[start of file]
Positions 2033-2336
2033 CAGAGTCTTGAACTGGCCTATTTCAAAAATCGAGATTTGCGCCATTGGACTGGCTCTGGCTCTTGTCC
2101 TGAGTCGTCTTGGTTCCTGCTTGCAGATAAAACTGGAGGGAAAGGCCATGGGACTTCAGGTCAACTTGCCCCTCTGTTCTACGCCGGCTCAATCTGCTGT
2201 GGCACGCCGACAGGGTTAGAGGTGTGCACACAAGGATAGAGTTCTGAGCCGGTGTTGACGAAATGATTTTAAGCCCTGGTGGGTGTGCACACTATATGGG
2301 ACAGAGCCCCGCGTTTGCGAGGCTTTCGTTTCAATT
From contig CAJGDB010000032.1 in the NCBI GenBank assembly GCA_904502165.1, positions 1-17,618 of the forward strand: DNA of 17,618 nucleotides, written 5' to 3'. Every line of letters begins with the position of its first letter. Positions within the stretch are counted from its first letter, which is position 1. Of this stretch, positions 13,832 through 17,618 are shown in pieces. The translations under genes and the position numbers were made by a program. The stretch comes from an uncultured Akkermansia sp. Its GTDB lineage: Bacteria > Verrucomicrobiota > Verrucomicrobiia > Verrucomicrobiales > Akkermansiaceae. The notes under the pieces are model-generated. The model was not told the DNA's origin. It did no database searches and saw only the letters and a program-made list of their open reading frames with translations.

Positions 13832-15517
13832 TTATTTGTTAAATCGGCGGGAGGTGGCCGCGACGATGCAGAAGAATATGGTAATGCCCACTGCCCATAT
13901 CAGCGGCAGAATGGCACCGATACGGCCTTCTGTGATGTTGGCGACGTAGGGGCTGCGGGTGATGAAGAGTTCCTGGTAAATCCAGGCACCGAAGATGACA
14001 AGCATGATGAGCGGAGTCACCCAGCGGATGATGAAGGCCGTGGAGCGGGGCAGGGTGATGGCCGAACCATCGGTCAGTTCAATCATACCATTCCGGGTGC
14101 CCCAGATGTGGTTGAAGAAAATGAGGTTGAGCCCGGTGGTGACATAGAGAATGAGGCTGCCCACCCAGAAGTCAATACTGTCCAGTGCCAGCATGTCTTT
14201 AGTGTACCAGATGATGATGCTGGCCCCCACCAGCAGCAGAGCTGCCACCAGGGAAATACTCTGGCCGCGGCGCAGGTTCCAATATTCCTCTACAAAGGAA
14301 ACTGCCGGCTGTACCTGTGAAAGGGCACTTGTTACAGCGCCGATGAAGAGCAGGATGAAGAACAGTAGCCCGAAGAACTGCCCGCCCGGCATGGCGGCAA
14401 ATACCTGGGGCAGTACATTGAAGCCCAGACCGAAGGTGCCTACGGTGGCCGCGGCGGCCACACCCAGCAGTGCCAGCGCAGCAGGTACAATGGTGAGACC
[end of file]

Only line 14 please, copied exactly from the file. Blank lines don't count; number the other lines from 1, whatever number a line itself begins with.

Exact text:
14401 ATACCTGGGGCAGTACATTGAAGCCCAGACCGAAGGTGCCTACGGTGGCCGCGGCGGCCACACCCAGCAGTGCCAGCGCAGCAGGTACAATGGTGAGACC